the Book of Enoch and the Nephilim

by schnell 27 Replies latest jw friends

  • schnell

    @Blondie I bought an e-book version for $0.99 on Google Play Books. There are free scans online as well, and I used the Wikipedia entry to navigate around and find what's interesting.

    If Jude 14 and 15 quote a common source, what is the source? Here is 1 Enoch 2:1.

    Behold, he comes with ten thousands of his saints, to execute judgment upon them, and destroy the wicked, and reprove all the carnal for everything which the sinful and ungodly have done, and committed against him.

    Compare to Jude 14 and 15. Forgiving translation, it is a direct quote.

    I have a very indoctrinated JW friend who said the Book of Enoch and/or Book of Barnabas is the source of the idea behind 1975 as well, that the end would come 6000 years after Adam's creation. I will look into that, but can anyone validate this?

  • schnell

    @David_Jay, it looks like your reply was swallowed up by formatting issues, so I'll (somewhat ironically) repeat it. :P Always good to hear from you on this!

    "Canonicity" was a response to the challenge of Marcionism, and understanding a bit about that explains why certain books did not end up in the Christian canon.

    Marcion of Sinope was a bishop who, influenced by Gnosticism, became a heretic. Like the Gnostics, Marcion taught that salvation was possible only through gaining special "gnosis," or knowledge. Holy writ (religious texts) from various cults were often believed to have the ultimate form of revelation hidden in their words, but they could only be understood by those "chosen" to understand them.

    Marcion adapted Gnostic belief into his form of Christianity. He rejected the God of Abraham in favor of Jesus (in the primitive Church it has already been decided that Jesus was some sort of epiphany of the God of Abraham, an "incarnation" of the Shekinah or "Light" of God [see John 1:4-9]). Marcion claimed that Jesus was not the YHVH but a superior and kinder god, and that Paul was his primary apostle. Marcion also taught that though only "chosen ones" had the ability to understand the "hidden knowledge" found in holy writ, this "gnosis" could be disseminated by the chosen to those who joined them.

    As for "holy writ" Marcion made a "rule" (in Greek, KANON) that only select letters of the apostle Paul were true, and the gospel of Luke (with all Jewish references edited out). Marcionism was born and attracted many followers.

    In response, the Church (which up till that time believed that the Hebrew Scriptures were the only form of holy writ inspired of God) responded by excommunicating Marcion. But the genie had been let out of the bottle, so to speak, never to get back in. Were the books of Luke and some of Paul’s letters inspired like the Hebrew Scriptures?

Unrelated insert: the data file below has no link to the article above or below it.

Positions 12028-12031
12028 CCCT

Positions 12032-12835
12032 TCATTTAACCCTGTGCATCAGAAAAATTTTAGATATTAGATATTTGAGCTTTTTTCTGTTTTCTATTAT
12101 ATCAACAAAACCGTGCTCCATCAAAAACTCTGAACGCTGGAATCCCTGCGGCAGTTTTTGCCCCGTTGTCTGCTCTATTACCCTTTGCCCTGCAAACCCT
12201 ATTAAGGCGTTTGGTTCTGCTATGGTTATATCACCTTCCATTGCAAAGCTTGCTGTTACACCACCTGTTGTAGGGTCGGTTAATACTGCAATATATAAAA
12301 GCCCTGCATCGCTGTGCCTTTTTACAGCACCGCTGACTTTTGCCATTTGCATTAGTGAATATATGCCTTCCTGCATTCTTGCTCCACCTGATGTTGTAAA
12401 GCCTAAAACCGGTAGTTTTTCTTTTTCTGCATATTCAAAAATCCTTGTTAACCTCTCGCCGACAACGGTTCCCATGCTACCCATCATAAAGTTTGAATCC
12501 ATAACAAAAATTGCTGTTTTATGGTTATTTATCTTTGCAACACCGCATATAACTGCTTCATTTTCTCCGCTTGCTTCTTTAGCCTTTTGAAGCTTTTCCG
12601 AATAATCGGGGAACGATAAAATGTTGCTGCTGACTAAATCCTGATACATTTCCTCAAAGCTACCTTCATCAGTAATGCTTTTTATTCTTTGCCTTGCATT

Marcion got his idea about these books because early Christian worship services were liturgical, actually imitations of Jewish synagogue services which read the Torah and the other holy books on a schedule much like Jews do today (and Christians that follow the Revised Common Lectionary based on the Roman Catholic liturgical calendar). After reading from the scheduled Tanakh readings, the Christians would add brief portions from one of the gospels or epistles that “interpreted” the Old Testament reading. Marcion got his “rule” of books from these additional Christian readings.

    The leaders of the Church began to investigate as to whether any of their books were inspired. To do so they set their own “rule,” that it basically had to be apostolic in nature or written under the auspices of the same. The books had to be those commonly read in liturgical services across the world. It would take 200 years after Marcion before the Church had the New Testament “rule” or “canon” settled and the issue closed.

    The books were not chosen by popularity or merely because they were quoted by other authors. For instance, Paul quotes from Greek poetry in Acts but this doesn’t mean that the writings of the Greeks is inspired. (Acts 17:28) Therefore just because there is a quote from a book like Enoch does not mean that it is inspired. Also, it appears Luke was added to prove Marcion wrong. Luke’s gospel is not apostolic, but it is very thorough, and it follows the same sources of Matthew and Mark (Mark wrote under the auspice of Peter, or so the understanding has been). There are also more letters from Paul than any other apostle, though he was not one of the original twelve and even history testifies that Petrine authority was recognized. This choices may have been to counter Marcionism.